Spike Gives Series Order to ‘Red Mars’

Spike is bringing Kim Stanley Robinson’s Mars Trilogy book series to television, with Skydance Television the studio on the original one-hour scripted series, titled Red Mars. The novels, Red Mars, Green Mars and Blue Mars, chronicle man’s colonization and transformation of the red planet.   

Red Mars will be executive produced and written by J. Michael Straczynski, whose works include Sense8 and Babylon Five.  The straight-to-series project will be executive produced by Emmy Award-winner Vince Gerardis (Game of Thrones), who brought the project to Spike and has shepherded development, along with Skydance’s David Ellison, Dana Goldberg and Marcy Ross.

“The heart and soul of Red Mars is about humanity,” said Sharon Levy, executive VP, original series, Spike.  “This group of strangers must find a way to live together and survive under the most daunting conditions mankind has ever faced to become the first living generation of Martians.”

Red Mars will go into production next summer and will debut on Spike in January 2017. It’s Spike’s first scripted original drama in nine years; the Viacom-owned cable network calls it “the most ambitious project in network history.”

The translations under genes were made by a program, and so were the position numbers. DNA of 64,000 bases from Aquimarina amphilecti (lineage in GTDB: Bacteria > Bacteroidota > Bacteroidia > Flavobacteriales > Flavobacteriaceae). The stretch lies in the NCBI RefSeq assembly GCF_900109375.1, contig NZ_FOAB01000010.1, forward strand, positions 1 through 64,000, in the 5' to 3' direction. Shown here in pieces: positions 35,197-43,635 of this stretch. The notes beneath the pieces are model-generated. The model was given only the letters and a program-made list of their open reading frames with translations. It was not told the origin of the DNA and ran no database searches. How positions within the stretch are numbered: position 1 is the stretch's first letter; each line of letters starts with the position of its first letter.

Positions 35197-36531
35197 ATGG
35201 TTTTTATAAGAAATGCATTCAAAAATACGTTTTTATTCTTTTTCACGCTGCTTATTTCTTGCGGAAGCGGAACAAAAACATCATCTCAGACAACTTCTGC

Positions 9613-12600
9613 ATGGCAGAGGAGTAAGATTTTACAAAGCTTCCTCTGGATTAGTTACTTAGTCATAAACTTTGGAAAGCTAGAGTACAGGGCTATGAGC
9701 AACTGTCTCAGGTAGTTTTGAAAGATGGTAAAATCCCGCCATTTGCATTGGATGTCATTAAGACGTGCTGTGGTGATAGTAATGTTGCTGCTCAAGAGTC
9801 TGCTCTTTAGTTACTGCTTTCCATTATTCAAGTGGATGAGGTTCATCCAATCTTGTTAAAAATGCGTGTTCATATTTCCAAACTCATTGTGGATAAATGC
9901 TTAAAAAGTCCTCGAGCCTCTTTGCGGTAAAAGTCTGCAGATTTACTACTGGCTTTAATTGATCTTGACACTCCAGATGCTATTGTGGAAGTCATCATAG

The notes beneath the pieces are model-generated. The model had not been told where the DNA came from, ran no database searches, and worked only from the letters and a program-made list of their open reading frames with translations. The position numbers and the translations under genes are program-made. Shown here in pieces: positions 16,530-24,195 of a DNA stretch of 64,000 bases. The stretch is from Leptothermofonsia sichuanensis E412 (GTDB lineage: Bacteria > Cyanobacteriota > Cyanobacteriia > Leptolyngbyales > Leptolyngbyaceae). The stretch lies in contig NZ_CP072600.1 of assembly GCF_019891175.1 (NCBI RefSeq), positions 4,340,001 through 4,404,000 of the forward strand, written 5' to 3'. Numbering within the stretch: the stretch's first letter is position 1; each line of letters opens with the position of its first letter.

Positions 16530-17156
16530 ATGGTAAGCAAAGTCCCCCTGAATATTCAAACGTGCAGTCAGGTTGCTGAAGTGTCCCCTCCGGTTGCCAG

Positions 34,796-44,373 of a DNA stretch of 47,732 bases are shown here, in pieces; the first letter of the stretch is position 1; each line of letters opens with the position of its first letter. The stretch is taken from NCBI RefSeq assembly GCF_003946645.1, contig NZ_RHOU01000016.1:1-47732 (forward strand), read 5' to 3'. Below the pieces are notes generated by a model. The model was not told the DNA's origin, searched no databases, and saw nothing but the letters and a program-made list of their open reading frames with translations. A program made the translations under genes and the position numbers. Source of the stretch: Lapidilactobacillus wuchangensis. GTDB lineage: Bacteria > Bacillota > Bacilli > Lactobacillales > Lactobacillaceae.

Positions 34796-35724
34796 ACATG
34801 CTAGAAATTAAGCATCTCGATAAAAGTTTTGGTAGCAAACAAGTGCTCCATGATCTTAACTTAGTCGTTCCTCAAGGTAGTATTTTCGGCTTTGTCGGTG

"We are thrilled to join forces with Spike to bring Kim Stanley Robinson's dynamic world of the Mars trilogy to television audiences for the first time ever, particularly in the brilliant creative voice of science fiction legend J. Michael Straczynski," said Marcy Ross, president of Skydance Television.

Skydance Television’s first original series was the well-received drama Manhattan, which airs on WGN America. 

Red Mars is produced in association with Straczynski's Studio JMS.

Earlier this fall, filmmaker Ridley Scott had a hit with The Martian, which also features man finding his way on the red planet.

Michael Malone

Michael Malone, senior content producer at B+C/Multichannel News, covers network programming, including entertainment, news and sports on broadcast, cable and streaming; and local broadcast television. He hosts the podcasts Busted Pilot, about what’s new in television, and Series Business, a chat with the creator of a new program, and writes the column “The Watchman.” He joined B+C in 2005. His journalism has also appeared in The New York Times, The Philadelphia Inquirer, Playboy and New York magazine.